Kerry drives, snaking along tracks and weaving in and out of dry stream beds. We pull in to camp where we are greeted by a crowd of men dressed in layer upon layer of colourful fabric. Some have stretched earlobes, some wear elaborately beaded jewelry and headdresses. All are smiling from ear to ear. We are greeted with a cool washcloth and a glass of water or juice. We walk around and take it all in. The camp has been set up very thoughtfully, with communal spaces and a long line of tents leading off into the bush. Behind the tents are a line of showers and latrines. The outhouses are a rectangle of canvas with a velcro door and inside a foldable wooden open-sided box topped with a seat over a freshly-dug pit. The dirt that came out of the hole sits beside the box and you shovel in a heapful when you’re done. Each of us has a canvas tent big enough for a mattress on the ground with just enough space for our bags. Outside the front is a washbasin with towel, a little table with mirror, drinking water and a chair. The bed is draped in colourful fabric, with a bathrobe, towel and headlamp. Not a lot of details overlooked in this place.

In the distance are two rock formations that jut above the flat terrain. They are this afternoon’s destination. The ground all around is rutted dusty dirt or sand with clumps of bone dry grass and the occasional shrub or small tree. Nothing is very tall and the land is quite flat except for a few distant outcrops of rocks. The flora consists of plants that look like a solitary spike of aloe popping out of the earth in clusters, acacia bushes and the occasional spiky tree.They haven’t had rain this year and it shows. The only animals who flourish here are the ones that don’t drink. Ever. Grant’s gazelle, impala, eland, dikdiks and gerenuk — variations on a theme which vary in size, colouring and horns but who all jump like champions and dash off at an impressive clip at our approach.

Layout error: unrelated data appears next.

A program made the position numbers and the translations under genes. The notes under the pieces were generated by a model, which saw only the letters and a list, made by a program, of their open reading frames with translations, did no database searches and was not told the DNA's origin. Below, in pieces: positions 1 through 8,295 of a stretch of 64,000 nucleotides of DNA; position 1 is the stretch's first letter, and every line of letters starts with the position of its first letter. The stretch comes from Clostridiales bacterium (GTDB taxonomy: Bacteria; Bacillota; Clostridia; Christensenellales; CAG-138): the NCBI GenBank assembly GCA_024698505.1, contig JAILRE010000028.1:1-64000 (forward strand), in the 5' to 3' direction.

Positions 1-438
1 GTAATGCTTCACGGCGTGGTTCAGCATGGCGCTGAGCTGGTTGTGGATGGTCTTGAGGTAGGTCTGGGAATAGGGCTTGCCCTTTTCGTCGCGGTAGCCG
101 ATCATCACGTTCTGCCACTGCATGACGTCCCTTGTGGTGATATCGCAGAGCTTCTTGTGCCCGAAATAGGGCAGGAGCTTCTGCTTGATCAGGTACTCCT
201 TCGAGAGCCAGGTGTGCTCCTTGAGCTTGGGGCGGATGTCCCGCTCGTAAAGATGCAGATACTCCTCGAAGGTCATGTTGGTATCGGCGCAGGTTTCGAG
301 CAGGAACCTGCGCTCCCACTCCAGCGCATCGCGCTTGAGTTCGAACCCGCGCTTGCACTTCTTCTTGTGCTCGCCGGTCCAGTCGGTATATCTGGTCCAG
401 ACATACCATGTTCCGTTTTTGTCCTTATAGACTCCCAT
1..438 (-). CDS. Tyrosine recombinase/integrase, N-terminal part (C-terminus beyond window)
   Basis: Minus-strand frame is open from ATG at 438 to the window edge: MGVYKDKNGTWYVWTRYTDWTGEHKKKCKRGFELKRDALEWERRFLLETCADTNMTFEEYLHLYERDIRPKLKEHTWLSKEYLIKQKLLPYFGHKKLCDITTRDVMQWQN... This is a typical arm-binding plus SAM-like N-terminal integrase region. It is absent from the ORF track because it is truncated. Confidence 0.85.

We scramble up a little hill of rocks and find dry puddles of baboon droppings. From the top we watch a hyena scramble away, we see a few giraffes’ heads comically pop up above the tree tops. Tatian, one of the guides, amuses himself and us by mimicking baboon noises and popping out from behind bushes to scare the daylights out of us. The sun is punishing. We are above 5000 feet and our December lily white skin is suffering.

We head back to camp, stopping at the local soccer pitch — a field of dust with four upright stumps buried in the soil for goalposts. Our guides and some of our team kick the ball around in the blazing sun. Some tiny local kids come out to watch — it’s hard to tell from where with nary a building in sight. They stand huddled close together a few yards off and are rewarded with a handful of candies to share.

Back at the camp we find the camels all hobbled — a rope running from one front leg across the back of the neck to the other front leg.

We all bundle up in our down jackets and have cocktails — sundowners — around the fire and watch first Venus, then a dazzling display of stars emerge from the darkening sky. We sit down for a feast. It is amazing what they can produce in the makeshift kitchen tent. We head to bed and find hot water bottles in our bed for the surprisingly cool night. We lie awake listening to the wind and the hyenas call — first from one side of the tent then the other. Close enough to discourage any midnight trips to the outhouse.